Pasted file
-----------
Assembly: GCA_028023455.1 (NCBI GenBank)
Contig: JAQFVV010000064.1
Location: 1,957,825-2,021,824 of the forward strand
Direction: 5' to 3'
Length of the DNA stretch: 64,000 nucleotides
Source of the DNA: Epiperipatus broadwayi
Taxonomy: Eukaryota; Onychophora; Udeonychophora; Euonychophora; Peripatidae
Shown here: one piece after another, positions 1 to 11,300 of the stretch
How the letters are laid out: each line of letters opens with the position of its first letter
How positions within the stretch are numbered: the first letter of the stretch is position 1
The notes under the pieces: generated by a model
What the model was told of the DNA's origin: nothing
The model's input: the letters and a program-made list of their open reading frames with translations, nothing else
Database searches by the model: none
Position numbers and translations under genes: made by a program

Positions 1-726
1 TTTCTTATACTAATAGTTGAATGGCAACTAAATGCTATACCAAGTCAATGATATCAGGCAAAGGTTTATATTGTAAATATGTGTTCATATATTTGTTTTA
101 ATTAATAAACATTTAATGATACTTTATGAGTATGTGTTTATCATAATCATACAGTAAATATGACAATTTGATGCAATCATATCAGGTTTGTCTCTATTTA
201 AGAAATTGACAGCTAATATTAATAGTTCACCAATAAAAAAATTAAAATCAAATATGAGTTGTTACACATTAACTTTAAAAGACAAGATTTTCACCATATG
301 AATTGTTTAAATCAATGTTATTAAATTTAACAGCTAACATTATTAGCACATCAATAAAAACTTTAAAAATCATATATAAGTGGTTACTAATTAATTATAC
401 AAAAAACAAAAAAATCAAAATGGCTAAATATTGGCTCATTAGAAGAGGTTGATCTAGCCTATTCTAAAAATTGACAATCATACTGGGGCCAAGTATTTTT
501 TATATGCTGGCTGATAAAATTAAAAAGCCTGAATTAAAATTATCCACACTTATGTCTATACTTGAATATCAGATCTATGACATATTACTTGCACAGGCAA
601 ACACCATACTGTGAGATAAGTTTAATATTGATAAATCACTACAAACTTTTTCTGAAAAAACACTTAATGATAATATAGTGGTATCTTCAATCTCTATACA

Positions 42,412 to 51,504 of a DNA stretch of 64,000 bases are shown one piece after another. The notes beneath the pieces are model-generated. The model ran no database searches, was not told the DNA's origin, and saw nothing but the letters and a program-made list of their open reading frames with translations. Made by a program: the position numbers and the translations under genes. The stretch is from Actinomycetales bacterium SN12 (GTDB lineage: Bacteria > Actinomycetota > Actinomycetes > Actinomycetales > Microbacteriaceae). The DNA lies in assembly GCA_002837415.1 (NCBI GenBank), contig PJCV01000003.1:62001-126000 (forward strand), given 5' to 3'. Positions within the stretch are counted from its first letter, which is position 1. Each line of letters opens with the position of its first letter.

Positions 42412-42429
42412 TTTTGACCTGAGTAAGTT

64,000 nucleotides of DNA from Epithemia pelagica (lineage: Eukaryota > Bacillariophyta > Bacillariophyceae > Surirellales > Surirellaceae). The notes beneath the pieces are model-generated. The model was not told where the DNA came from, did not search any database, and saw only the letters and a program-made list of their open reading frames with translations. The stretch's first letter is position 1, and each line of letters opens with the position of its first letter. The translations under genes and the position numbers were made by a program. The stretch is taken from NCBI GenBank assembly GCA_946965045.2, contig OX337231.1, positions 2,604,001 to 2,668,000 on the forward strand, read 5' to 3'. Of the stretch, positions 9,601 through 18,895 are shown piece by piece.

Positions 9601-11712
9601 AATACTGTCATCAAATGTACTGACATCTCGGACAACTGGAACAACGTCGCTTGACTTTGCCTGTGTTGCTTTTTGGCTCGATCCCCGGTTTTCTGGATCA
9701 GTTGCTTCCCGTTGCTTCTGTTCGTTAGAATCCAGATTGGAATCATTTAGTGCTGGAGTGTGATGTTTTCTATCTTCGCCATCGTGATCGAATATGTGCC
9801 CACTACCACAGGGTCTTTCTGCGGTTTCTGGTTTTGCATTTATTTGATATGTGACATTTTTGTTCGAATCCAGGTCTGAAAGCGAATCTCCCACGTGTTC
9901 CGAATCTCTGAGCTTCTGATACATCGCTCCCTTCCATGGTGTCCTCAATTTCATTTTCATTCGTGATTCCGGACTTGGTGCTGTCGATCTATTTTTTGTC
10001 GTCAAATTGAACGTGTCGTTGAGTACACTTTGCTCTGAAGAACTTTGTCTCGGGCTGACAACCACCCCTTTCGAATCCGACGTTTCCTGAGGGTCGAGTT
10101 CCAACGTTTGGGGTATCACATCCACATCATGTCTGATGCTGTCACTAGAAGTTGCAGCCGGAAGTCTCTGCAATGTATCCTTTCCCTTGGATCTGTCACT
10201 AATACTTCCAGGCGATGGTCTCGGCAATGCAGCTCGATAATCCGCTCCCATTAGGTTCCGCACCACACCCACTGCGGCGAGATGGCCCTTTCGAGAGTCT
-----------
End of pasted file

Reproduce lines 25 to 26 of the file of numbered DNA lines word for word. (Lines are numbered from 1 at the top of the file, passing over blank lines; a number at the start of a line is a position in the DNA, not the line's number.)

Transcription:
Positions 42412-42429
42412 TTTTGACCTGAGTAAGTT